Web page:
“Demand for reserved seating at our race meet has never been higher,” said Ted Nicholson, Kentucky Downs’ senior vice president and general manager. “We regularly hear from racing enthusiasts across the country that they want to experience Kentucky Downs first-hand, and once they do then they can’t wait to come back. For our guests’ convenience, this is the earliest we have opened our online ticket office, and we do encourage those wanting reserved seating to make plans early to avoid getting shut out.” 

As always, general admission and general parking are free at Kentucky Downs, which offers a tailgate area at the top of the stretch and a grassy expanse between the main building and Finish Line Pavilion for those who prefer bringing lawn chairs or blankets.
The Finish Line Pavilion has up-close view of run to wire. Above photo by Gwen Davis; at right and below by Grace Clark.
The Turf Club Tent is conveniently located in front of the main building, provides terrific view of horses sweeping out of turn and into the stretch and features more amenities.
Each Sunday from 5-10 p.m. in April we will randomly select Club members actively playing with card to step inside our Cash Cube and catch as many bills as possible.
We'll have $8 beer buckets April 6 and 8
commemorating NCAA men's hoops Final Four
I magine how you'd look driving a new Dodge® Charger in Derby-rose red. Earn entries now through April 25 for a chance to win big in our super-charged giveaway on Friday, April 26. You’ll receive one entry when you earn 25 points, with additional entries awarded for every 100 points earned thereafter. We’ll be giving away THOUSANDS in cash prizes and that brand new Dodge® Charger! April 5, 12 and 19 we'll select 10 players from 1-10 p.m. to win bonus entries in the Charge Your Engines! giveaway. 
cold_mug_beer.jpg

Celebrate National Beer Day April 7
with half-priced domestic draft beer
$700,000, G3 KY Downs Turf Sprint becomes
'Win and You're In' for Breeders' Cup Turf Sprint
The $700,000, Grade 3 Kentucky Downs Turf Sprint has been selected for the 2019 Breeders’ Cup Challenge Series, providing Kentucky Downs its first “Win and You’re In” race as a launching pad to horse racing’s global championships.

As part of the Challenge Series, the Kentucky Downs Turf Sprint winner will get an automatic berth and waiver of the $30,000 in entry fees to the $1 million, Grade 1 Breeders’ Cup Turf Sprint on Nov. 2 at Santa Anita. A travel stipend is included for Challenge Series winners based outside of California, with $10,000 awarded for North American horses and $40,000 for international horses.

The Kentucky Downs Turf Sprint shapes up as America’s richest race for the grass sprint division outside the Breeders' Cup, with a $500,000 in base purse available to all horses and an additional $200,000 available to Kentucky-bred horses through the Kentucky Thoroughbred Development Fund. The stakes’ distance has been shortened from 6 1/2 furlongs to six furlongs.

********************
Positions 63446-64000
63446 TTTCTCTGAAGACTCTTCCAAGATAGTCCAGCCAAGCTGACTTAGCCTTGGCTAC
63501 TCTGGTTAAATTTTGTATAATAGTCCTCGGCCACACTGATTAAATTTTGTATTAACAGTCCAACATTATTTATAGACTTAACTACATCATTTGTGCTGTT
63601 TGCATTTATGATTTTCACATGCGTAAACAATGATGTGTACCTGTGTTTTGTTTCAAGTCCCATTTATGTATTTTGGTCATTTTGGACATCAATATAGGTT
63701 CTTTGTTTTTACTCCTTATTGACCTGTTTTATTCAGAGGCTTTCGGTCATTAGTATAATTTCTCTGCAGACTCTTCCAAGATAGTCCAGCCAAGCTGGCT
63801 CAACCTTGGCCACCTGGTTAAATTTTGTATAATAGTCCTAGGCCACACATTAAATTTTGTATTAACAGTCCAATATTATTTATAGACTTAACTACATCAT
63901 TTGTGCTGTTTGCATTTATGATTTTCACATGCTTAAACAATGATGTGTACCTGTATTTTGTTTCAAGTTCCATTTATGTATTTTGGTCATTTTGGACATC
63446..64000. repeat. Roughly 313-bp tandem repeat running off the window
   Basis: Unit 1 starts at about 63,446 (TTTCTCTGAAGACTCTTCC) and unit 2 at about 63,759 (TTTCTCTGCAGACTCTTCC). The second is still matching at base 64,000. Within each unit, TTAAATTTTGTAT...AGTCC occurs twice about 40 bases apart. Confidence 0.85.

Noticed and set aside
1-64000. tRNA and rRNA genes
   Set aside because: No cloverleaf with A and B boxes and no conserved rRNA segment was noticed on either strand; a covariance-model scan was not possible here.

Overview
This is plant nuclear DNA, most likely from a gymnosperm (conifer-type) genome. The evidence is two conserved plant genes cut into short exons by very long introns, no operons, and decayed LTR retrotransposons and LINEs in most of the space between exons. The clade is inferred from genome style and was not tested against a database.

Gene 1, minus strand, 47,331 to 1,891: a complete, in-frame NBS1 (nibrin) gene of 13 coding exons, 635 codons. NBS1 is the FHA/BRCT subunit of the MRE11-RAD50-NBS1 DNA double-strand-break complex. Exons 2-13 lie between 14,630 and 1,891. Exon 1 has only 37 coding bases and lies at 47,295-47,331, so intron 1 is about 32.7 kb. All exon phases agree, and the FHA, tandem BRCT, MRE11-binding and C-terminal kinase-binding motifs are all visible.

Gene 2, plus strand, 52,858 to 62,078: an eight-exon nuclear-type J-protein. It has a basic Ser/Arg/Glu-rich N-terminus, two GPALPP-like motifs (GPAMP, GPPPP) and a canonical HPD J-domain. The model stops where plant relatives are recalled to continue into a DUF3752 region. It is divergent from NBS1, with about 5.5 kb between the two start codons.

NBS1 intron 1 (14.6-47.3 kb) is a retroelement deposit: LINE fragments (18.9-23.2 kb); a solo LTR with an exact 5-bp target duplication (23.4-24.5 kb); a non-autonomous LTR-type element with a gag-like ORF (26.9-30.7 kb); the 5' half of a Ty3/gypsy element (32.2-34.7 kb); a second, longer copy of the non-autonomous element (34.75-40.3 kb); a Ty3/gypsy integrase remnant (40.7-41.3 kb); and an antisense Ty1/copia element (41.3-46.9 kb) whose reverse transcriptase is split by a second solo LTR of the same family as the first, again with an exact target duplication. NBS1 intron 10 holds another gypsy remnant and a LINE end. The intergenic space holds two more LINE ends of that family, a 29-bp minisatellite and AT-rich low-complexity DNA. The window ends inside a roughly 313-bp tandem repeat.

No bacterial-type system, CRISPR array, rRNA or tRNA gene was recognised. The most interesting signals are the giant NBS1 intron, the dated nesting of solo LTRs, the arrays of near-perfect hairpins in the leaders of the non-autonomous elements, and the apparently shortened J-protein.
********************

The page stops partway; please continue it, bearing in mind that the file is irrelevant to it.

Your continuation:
The gross purse for the 2018 Kentucky Downs Turf Sprint was $500,000, with $300,000 base money and $200,000 in KTDF supplements.

“We’ve aggressively pursued getting a Breeders’ Cup Challenge Series stakes the past couple of years, and this is a very big deal for us,” said Ted Nicholson, Kentucky Downs’ senior vice president and general manager. “Having the Kentucky Downs Turf Sprint as a ‘Win and You’re In’ for the Breeders’ Cup Turf Sprint provides great incentive for horsemen to run here in addition to the huge purse we are offering. We look forward to working with the Breeders’ Cup to recruit European horses and to make this an exceptional event for all participants, coming on a day when the eyes of the racing world will be on Kentucky Downs."

The Kentucky Downs Turf Sprint will be run Saturday, Sept. 7 as part of a blockbuster card featuring five stakes. A Kentucky Downs record-shattering $10,039,008 was wagered on that Saturday in 2018.

“We are very pleased to welcome Kentucky Downs and its Kentucky Downs Turf Sprint to the 2019 Breeders’ Cup Challenge Series,” said Breeders' Cup President and CEO Craig Fravel. “Kentucky Downs has increased the purse of the Kentucky Downs Turf Sprint to a very attractive level, and when combined with the Championship rewards of an automatic berth, entry fees paid and travel awards, it will provide great incentives for horsemen to participate in this year’s renewal as part of the outstanding Sept. 7 program at Kentucky Downs.”

More than $2.5 million paid out each month in Jackpots!
Calumet Farm Kentucky Turf Cup now $1 million;
Meet's 14 stakes worth record $7.4 million in purses
'Just the next logical step in our ascent as a national leader'
Photo: Arklow won last year's Kentucky Downs Turf Cup under Florent Geroux. Grace Clark photo

Kentucky Downs will stage its first $1 million race in track history with the Grade 3 Calumet Farm Kentucky Turf Cup getting a $250,000 purse increase.

The 28th running of the Calumet Farm Kentucky Turf Cup, one of five stakes on Sept. 7, will offer a $550,000 base purse available to any horse running and an additional $450,000 from the Kentucky Thoroughbred Development Fund for horses born and sired in the Commonwealth, which typically encompasses the vast majority of entrants. The 1 1/2-mile stakes was worth $750,000 last year, with a $450,000 base purse.